It is simply a fact that Christianity introduced a new note of compassion for the sick. So, soon Christian hospitals sprang up. Before the European Reformation Christian monasteries did much work for the sick. But after the Reformation sizeable hospitals sprang up as Christian foundations in Europe. Also Christians were in the forefront of the new learning and in the forefront of the new 16th and 17th century practices in medicine and surgery. The surgeon Ambroise Paré famously said of a patient: "I dressed him but God cured him" – that is, "I used my skills but God then used my skills to heal."

One of the great doctors of this generation of four centuries ago was Thomas Sydenham, who became known as the English Hippocrates – Hippocrates being an Ancient Greek physician. He gave this advice to students entering the medical profession – and, of course, entering at any level:

"Whoever takes up Medicine should seriously consider, [first] that he must one day render to the Supreme Judge an account of the lives of those sick men [and women] who have been entrusted to his care. Secondly, that such skill and science as, by the blessing of Almighty God, he has attained, are to be specially directed towards the honour of his Maker [God] and the welfare of his fellow creatures; since it is a base thing for the great gifts of heaven to become the servants of avarice and ambition [that is to say, selfishly used to make money and to become famous]. Thirdly, he must remember that it is no mean or ignoble animal that he deals with. We may ascertain the worth of the human race, since for its sake God's only begotten Son became man, and thereby ennobled the nature that he took upon him."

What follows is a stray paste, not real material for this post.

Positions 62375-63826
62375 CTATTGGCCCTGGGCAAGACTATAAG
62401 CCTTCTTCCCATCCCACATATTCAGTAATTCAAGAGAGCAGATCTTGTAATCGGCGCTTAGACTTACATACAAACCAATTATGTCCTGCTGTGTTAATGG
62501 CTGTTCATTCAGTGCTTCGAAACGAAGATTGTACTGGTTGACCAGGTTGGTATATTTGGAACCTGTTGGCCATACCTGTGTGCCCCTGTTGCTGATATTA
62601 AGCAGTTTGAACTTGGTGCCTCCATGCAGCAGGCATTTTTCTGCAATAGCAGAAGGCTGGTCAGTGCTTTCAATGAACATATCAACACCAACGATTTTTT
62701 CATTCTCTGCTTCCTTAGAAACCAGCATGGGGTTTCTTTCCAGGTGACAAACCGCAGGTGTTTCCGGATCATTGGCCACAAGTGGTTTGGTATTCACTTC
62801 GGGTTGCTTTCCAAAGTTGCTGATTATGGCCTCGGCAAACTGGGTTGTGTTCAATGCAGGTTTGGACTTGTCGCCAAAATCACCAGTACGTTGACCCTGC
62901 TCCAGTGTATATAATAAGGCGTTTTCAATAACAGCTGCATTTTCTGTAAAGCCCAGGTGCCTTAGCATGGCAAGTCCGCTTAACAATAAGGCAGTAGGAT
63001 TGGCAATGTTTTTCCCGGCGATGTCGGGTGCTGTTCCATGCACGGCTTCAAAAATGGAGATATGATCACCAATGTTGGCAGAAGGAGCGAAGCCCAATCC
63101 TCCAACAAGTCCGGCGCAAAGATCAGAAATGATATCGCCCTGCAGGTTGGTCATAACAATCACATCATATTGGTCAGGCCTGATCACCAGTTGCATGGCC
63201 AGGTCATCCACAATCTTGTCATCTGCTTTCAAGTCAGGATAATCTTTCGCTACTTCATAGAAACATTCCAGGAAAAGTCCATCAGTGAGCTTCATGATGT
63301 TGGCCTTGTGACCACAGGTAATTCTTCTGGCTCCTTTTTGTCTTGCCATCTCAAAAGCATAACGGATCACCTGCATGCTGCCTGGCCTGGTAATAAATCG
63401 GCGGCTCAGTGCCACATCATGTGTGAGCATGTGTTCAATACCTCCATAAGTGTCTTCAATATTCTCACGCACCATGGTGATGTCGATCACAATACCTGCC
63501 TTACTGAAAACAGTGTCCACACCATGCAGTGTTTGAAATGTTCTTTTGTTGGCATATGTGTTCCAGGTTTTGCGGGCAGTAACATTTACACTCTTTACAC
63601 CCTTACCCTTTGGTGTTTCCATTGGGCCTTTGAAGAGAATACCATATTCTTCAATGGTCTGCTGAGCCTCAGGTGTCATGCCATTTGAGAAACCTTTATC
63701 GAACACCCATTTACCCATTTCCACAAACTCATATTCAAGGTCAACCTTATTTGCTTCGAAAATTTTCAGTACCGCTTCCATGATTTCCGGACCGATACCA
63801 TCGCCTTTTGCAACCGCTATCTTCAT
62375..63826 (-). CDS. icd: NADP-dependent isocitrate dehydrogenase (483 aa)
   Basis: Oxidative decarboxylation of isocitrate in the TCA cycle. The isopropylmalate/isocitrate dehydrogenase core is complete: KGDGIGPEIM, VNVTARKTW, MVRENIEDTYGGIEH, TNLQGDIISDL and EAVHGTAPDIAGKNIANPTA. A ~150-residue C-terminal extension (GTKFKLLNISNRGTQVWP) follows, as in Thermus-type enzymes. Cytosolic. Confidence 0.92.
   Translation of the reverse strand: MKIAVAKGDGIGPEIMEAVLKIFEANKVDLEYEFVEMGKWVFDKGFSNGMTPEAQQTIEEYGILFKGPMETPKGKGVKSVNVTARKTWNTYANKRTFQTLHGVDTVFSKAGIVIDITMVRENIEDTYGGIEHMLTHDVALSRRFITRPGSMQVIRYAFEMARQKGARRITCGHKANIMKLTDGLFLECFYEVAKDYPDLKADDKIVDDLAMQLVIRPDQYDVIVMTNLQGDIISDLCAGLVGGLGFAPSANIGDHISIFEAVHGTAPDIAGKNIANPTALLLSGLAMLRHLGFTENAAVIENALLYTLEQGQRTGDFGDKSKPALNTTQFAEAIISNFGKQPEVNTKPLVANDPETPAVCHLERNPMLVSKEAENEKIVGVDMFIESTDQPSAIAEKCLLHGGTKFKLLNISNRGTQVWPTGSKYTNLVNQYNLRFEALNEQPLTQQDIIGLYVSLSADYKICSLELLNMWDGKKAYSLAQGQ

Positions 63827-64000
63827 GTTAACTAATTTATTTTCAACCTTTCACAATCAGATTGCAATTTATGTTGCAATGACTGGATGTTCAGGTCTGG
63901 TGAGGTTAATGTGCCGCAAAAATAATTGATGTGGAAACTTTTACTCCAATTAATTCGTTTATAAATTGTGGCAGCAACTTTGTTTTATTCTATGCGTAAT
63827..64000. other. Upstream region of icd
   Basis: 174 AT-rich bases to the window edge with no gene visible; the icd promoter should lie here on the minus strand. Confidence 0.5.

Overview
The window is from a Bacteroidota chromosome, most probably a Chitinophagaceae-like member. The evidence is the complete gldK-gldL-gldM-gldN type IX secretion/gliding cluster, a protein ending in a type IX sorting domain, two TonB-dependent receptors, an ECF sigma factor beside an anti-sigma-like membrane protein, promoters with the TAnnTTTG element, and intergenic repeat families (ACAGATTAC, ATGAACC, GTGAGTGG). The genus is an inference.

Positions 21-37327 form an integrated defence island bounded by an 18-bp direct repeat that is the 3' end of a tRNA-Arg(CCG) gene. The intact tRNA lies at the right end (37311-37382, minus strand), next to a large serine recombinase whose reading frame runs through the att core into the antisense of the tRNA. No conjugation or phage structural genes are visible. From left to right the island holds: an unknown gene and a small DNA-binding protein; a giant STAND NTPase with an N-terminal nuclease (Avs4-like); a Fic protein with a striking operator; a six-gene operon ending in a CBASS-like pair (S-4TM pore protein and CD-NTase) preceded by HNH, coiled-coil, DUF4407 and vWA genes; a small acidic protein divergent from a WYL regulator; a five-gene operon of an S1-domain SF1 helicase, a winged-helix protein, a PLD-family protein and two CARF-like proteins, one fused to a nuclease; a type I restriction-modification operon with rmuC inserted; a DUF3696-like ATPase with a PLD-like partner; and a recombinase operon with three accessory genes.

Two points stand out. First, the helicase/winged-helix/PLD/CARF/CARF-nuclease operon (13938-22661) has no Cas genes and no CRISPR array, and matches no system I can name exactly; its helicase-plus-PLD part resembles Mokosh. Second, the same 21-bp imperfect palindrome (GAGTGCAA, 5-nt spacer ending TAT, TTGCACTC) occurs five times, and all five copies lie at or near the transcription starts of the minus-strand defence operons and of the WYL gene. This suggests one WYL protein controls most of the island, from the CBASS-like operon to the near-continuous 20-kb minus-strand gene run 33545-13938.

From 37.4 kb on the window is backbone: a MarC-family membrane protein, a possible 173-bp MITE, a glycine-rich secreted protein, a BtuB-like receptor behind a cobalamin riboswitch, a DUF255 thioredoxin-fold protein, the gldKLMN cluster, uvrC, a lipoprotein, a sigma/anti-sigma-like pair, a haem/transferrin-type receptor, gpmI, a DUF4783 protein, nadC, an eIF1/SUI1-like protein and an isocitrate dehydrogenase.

So "keep Christian" – in your medical ethics and attitudes to patients. There are many other voices trying to shape modern medicine, but in godless and harmful ways. Learn to say, "No!", therefore, to those voices for the good of your patients. So, Seek First, Finish Strong, Keep Christian and then, fourthly...

4. Watch Yourself